On the Set of Zwei kluge Männer und die Treue einer Frau

Georg Lehner

With Günter Rohrbach, the WDR had a head of TV drama who launched several important innovations beginning in the mid-1960s. Up until that time, the genre tended to look like recordings of theater productions in the studio with four video cameras. “Real” films were now going to be shot. With a fresh team of cinephile producers, he gave young filmmakers who wanted to do something different from “papa’s cinema” an opportunity to direct for TV. Among them were the great Fassbinder and film school graduates like Wim Wenders. Since I won the top prize at the International Mannheim Film Festival with my dffb thesis film in 1970, I was also given a ticket for this train.

After I finished the script for Zwei kluge Männer und die Treue einer Frau (Two Clever Men and the Faithfulness of a Woman), an adaptation of a novella by Goethe, with the channel’s support for research in Venice, and it was judged satisfactory, I was assigned to the rather elaborate production and given the privilege of naming my own cameraman. Of course, I wanted to work with my friend Carlos Bustamante—I’d shot all of my previous projects with him—and he named Skip Norman as his assistant: us three musketeers from the dffb versus the WDR.

Set photos from Zwei kluge Männer und die Treue einer Frau © Michael Biron

For the channel, this constellation posed a bit of a risk because us dffb graduates did not have at this point any experience with large productions. We were therefore teamed up with professionals, mostly years-long WDR employees. But therein lay the seed for mutual mistrust: slightly arrogant know-it-alls on our side and seasoned “establishment” pragmatists on the other. Above all for Carlos and I, who covered up our insecurities this way, but not for Skip, who got along well with the WDR people. Sovereign and friendly, he was respected by everyone and he let them know that he appreciated his colleagues’ professionalism. Skip was of course a little older and more experienced than us. His authority therefore helped us to assuage a very ugly conflict that led to a lot of tension towards the end of the shoot.

After four weeks in the studio in Cologne, we moved to Venice for the exteriors. Naturally, the problems piled up there and our nerves tensed. At the end, we had to shoot a wedding scene in a church with an additional 40 local extras in Renaissance costumes—with only one shooting day. It was difficult to set up the lighting and arrange the wedding guests and the complicated tracking shots: everything dragged on and at the end of the day around 6 p.m., we were not yet ready even though we’d frantically made considerable cuts to the script.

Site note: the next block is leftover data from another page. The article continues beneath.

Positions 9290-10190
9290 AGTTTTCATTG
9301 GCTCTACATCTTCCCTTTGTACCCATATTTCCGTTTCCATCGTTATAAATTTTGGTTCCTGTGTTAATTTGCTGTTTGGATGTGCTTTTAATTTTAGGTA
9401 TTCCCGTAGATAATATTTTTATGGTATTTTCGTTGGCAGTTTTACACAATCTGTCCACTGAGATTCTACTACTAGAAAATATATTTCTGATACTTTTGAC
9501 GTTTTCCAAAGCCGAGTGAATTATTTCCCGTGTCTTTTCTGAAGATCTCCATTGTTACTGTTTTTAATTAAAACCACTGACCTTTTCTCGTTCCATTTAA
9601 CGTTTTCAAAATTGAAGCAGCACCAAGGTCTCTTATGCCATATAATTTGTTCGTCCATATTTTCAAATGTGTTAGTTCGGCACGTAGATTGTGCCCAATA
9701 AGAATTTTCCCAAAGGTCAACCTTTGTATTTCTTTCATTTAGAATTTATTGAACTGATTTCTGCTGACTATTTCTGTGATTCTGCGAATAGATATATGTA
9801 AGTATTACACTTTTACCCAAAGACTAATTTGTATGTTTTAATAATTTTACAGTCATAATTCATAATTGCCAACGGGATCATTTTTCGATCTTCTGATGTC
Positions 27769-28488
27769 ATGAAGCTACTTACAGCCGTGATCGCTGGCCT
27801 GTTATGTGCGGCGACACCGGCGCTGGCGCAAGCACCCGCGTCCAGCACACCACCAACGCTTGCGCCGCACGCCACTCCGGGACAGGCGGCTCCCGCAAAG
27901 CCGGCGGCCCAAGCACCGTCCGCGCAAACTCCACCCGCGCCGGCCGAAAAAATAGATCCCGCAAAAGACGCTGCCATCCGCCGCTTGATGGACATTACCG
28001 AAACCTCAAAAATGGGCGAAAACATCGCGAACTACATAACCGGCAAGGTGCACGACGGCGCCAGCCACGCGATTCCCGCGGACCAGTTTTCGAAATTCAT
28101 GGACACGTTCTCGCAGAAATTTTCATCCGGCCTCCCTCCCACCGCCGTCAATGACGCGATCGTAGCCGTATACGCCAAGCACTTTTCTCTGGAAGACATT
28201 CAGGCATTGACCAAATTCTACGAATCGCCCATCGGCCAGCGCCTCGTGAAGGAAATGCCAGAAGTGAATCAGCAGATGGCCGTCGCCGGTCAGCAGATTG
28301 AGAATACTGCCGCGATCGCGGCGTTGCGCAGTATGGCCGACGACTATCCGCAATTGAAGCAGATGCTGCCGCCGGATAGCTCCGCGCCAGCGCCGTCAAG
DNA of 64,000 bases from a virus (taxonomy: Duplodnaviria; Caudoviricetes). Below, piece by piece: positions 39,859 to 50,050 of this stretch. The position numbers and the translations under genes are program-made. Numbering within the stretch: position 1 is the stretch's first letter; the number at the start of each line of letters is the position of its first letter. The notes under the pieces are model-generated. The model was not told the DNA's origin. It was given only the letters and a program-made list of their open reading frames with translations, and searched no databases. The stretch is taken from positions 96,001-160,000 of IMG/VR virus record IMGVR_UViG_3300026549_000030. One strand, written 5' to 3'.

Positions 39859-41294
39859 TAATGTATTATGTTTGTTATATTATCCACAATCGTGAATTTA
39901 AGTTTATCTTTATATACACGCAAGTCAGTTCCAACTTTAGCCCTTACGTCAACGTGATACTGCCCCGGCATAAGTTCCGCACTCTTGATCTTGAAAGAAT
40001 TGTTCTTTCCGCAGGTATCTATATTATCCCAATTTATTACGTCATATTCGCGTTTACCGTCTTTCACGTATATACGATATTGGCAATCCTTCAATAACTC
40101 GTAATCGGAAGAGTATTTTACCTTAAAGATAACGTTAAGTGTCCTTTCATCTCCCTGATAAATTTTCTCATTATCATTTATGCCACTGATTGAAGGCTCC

At this moment, one of the WDR employees literally pulled the plug and the set went dark. After a moment of shock, Carlos went completely berserk and jumped at the prop man who had caused the stop. Luckily, Skip was next to the camera and intervened with all his physical presence. He managed at least to prevent a bitter fight in which the rather slender Carlos would probably have lost to the sturdy Rhinelander. It didn’t progress beyond angry shouting.

Carlos was so furious because the last take would have needed maybe another half hour and the day was so expensive that reshoots were out of the question. On the other hand, the crew’s frustration is understandable since we had already tortured them with overtime more than once; ultimately, when we finished shooting, a few people still could not go home because they had to deal with the extras’ costumes. They had of course also been the first on set that morning.

I was so happy about Skip’s resolute intervention and his role in calming Carlos down. His good relationship with the WDR people also contributed to this remaining a one-time uproar and we managed to complete production safe and sound.

Georg Lehner started to study film at dffb in 1967. His thesis film Omnia Vincit Amor (1970) won an award at the Mannheim Film Festival and qualified him for the larger TV production Zwei kluge Männer und die Treue einer Frau (1973), on which Skip Norman worked as the assistant cinematographer.